Level of perceived air movement when breathing


An obvious way to judge the rate at which air is moving into or out of your lungs is the sensation of it's passage through the nose and throat -- the sensation of coldness from evaporative cooling and the sound caused and force exerted by turbulence, these being roughly proportional to the speed of flow of air through these organs.

The speed of flow of air may be increased by:

Often when people try to take a deep breath, they do both these things, thus producing most impressive gasping and snorting. Even in normal breathing both are used. I have observed this in myself, and it is also something that Mathias Alexander and Catherine Sadolin note.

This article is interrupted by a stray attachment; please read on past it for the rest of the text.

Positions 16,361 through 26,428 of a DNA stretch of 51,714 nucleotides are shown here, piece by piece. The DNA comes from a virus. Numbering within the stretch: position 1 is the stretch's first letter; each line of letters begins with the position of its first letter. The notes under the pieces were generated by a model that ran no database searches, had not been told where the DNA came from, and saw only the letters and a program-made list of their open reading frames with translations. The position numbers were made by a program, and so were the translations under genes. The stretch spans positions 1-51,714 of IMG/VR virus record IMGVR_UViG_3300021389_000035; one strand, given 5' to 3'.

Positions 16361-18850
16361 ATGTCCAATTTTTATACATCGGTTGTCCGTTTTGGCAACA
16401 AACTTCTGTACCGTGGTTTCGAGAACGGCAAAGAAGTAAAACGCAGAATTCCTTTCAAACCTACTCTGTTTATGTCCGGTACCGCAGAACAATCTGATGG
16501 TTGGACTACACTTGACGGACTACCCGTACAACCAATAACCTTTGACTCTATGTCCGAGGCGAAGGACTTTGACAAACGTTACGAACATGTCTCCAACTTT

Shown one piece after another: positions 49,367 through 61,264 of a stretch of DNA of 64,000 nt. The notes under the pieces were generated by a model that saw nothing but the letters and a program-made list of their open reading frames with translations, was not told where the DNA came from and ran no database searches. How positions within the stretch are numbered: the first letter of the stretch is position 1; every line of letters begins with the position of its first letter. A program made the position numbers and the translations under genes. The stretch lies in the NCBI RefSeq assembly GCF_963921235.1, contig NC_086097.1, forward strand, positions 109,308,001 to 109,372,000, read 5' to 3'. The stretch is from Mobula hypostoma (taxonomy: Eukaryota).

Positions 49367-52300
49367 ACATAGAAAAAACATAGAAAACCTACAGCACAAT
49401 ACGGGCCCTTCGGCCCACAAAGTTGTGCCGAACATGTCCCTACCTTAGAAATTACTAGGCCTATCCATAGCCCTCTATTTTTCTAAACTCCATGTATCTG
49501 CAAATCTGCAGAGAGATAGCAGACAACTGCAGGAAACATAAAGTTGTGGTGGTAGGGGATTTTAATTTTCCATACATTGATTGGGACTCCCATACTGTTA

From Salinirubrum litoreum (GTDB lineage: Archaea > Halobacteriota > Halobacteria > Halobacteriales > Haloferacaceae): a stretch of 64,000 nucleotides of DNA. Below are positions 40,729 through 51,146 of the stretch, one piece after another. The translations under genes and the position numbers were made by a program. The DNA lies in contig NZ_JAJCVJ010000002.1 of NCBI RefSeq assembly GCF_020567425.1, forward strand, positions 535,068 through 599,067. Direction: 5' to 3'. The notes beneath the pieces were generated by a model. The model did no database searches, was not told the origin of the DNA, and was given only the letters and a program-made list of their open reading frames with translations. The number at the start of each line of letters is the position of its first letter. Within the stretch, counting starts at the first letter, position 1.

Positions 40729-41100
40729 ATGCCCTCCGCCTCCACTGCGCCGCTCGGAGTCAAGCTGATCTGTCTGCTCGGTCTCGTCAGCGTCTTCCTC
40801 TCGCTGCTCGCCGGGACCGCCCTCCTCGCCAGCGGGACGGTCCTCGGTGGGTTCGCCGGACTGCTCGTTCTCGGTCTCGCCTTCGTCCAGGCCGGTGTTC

The second method of increasing the speed of flow is rather counter-productive when trying to increase the rate of flow, and should be eliminated.

One might also judge the rate of breathing by the sensation of vacuum in the chest. This is wholly misleading. By constricting your nose and/or throat you may create an impressive sensation in the chest. If this is made a habit, it will quite possibly harm various internal organs. It will also make your ribs show as the flesh about them is sucked inwards, making you look scrawny. If the nose and throat are not constricted there is almost no such sensation, despite a larger amount of air flowing.